The hot tea that Lucinda Chambers, ex-British Vogue Fashion Director and general style powerhouse spilled this week – where she roasted the publication for advertiser-led cover shoots and saltily claimed she hadn’t read the publication “in years”, is in the process of being cleaned up by Vogue’s parent company Condé Nast.

ICYMI, online journal Vestjo published a scathing first-person interview with Lucinda, in which she lays into British Vogue and the fashion magazine industry as a whole. To give you an idea of the level of saltiness, here’s a choice excerpt.

“Oh I know [my shoots] weren’t all good – some were crappy. The June cover with Alexa Chung in a stupid Michael Kors T-shirt is crap. He’s a big advertiser so I knew why I had to do it. I knew it was cheesy when I was doing it, and I did it anyway.”

British Vogue did post a lengthy Instagram pic of Lucinda back when she left, that gives glowing praise to the long-time Fashion Director. But now that the Vestjo piece is out, what seemed like an amicable farewell has turned into some major drama for Vogue and Condé Nast.

Lucinda Chambers is to step down from her position as fashion director of British Vogue. She will depart this summer after a career spanning 36 years at the publication. “Lucinda has been the most wonderful creative collaborator, as well as friend, throughout my whole editorship,” said Alexandra Shulman today. “She has produced many of the most influential and inspiring fashion shoots in the world during her time as fashion director of this magazine as well as a huge number of our most remarkable covers. It is impossible to overstate her vision, commitment, imagination and her ability to bring the best out of teams that work with her.” Read more via the link in bio. Photograph by @garconjon for @britishvogue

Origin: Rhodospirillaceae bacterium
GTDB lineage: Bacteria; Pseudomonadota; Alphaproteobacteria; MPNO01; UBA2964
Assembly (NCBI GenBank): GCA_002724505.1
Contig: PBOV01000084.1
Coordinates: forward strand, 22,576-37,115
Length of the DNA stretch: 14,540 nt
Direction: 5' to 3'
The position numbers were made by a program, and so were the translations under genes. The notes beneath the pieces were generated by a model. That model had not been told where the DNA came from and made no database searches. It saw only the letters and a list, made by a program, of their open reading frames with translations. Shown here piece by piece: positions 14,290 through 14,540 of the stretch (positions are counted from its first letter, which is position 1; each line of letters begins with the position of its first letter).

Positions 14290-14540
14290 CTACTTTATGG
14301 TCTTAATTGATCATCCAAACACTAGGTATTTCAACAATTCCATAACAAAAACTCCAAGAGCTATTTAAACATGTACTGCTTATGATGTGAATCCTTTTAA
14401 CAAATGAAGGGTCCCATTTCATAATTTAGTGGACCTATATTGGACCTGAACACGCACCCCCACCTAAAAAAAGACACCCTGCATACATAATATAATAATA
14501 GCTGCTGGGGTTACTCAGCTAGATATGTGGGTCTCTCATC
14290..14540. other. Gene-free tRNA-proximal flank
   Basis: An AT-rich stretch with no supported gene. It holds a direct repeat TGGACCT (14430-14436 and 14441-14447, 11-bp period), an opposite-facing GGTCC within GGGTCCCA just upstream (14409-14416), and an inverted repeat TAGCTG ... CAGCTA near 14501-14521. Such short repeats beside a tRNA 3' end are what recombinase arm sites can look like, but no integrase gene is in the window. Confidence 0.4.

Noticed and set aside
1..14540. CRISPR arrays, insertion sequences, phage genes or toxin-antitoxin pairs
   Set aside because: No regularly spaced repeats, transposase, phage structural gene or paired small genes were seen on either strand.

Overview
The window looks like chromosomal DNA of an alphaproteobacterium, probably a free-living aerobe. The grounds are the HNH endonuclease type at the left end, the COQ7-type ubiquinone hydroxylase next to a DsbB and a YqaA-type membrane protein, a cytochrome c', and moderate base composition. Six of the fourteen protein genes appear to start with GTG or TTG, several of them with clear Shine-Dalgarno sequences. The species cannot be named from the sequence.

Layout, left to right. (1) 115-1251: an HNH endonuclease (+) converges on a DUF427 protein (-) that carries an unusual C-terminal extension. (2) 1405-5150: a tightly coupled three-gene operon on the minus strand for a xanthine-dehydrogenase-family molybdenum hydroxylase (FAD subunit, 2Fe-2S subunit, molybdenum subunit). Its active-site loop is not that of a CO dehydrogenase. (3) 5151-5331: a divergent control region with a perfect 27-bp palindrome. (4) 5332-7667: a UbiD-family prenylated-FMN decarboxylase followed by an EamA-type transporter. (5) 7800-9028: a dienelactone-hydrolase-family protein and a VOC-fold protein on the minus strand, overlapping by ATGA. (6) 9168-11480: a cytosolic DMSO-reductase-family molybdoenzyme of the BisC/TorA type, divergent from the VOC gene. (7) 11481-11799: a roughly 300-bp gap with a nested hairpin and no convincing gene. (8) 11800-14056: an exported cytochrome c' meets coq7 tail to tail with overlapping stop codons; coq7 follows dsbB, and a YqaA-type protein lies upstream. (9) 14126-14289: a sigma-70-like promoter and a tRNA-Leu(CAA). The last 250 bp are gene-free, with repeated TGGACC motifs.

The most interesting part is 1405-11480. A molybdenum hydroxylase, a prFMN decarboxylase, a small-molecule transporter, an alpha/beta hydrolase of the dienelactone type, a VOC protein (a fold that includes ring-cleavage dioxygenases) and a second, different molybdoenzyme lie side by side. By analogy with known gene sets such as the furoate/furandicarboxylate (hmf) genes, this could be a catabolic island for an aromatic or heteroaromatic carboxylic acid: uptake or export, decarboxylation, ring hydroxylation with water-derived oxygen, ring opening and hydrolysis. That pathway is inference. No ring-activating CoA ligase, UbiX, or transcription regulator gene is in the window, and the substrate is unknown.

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The whole kerfuffle centres around new Editor-in-Chief, fashion bigwig Edward Enninful. He starts at the mag on August 1, after gaining major cred in the industry during his time at W Magazine as Fashion and Style Director. 
He’s ruffling fashion feathers after axing Lucinda, who had been at the title for 36 years, and the departure of Deputy Ed and rumoured contender for Ed-in-Chief Emily Sheffield in the space of a few months – although Emily is quick to clarify she made her own decision to leave, and looks forward to the “new and exciting vision” of British Vogue under Edward’s leadership.

Love this girl @gigihadid xoxo (missing @bellahadid)

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Condé Nast has issued a statement on the whole thing, saying Lucinda’s recollections of her sacking were inaccurate, particularly the bit where she implied the decision was entirely Edward’s, and was not known to the rest of the senior staff – including her direct Editor.
“It’s usual for an incoming editor to make some changes to the team. Any changes made are done with the full knowledge of senior management.” Conde Nast’s statement emphasises.

Whatever the truth is, it sure is some spicy gossip for anyone with a remote interest in the fashion world. This is like IRL Devil Wears Prada shit mates. 

Image: Instagram / @britishvogue.
Source: WWD.